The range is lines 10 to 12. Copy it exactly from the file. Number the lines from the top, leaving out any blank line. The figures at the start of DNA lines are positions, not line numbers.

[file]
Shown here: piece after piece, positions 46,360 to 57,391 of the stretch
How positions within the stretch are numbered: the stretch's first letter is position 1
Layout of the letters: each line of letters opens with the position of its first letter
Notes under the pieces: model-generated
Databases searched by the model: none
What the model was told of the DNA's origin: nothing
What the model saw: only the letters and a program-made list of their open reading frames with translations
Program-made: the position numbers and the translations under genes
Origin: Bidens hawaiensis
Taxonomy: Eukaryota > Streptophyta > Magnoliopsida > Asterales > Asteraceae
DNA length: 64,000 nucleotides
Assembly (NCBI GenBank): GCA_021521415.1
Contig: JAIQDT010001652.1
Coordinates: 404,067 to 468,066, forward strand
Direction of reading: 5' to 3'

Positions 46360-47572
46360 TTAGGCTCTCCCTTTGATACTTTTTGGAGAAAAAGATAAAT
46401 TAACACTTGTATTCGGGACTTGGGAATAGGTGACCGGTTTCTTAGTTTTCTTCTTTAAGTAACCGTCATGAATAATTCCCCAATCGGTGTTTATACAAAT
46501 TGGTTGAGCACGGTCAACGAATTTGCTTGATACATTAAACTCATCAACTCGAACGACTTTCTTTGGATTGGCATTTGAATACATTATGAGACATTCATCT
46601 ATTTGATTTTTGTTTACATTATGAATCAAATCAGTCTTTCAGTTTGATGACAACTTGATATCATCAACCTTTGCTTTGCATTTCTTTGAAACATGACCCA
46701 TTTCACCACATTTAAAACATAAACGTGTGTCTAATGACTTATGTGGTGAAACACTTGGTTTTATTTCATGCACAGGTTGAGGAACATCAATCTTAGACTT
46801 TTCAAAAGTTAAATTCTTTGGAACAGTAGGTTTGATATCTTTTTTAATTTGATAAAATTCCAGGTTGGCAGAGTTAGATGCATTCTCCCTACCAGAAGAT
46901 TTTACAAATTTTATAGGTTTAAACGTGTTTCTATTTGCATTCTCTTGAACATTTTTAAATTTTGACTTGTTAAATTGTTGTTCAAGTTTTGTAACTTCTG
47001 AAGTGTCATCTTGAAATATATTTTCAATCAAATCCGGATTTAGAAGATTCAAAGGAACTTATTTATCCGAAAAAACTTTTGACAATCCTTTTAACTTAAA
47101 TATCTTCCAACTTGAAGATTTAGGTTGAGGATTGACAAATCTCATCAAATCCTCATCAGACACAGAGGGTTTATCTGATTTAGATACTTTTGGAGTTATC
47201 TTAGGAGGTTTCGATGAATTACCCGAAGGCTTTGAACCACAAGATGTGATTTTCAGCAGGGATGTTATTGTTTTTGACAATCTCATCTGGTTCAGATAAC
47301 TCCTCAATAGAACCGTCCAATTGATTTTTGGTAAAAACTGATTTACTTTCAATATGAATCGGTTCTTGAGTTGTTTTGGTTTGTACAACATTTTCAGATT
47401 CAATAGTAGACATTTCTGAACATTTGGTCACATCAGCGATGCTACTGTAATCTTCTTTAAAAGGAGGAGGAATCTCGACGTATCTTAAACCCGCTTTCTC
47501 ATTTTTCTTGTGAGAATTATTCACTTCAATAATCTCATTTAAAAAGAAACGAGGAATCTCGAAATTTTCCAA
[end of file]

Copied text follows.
Taxonomy: Eukaryota > Streptophyta > Magnoliopsida > Asterales > Asteraceae
DNA length: 64,000 nucleotides
Assembly (NCBI GenBank): GCA_021521415.1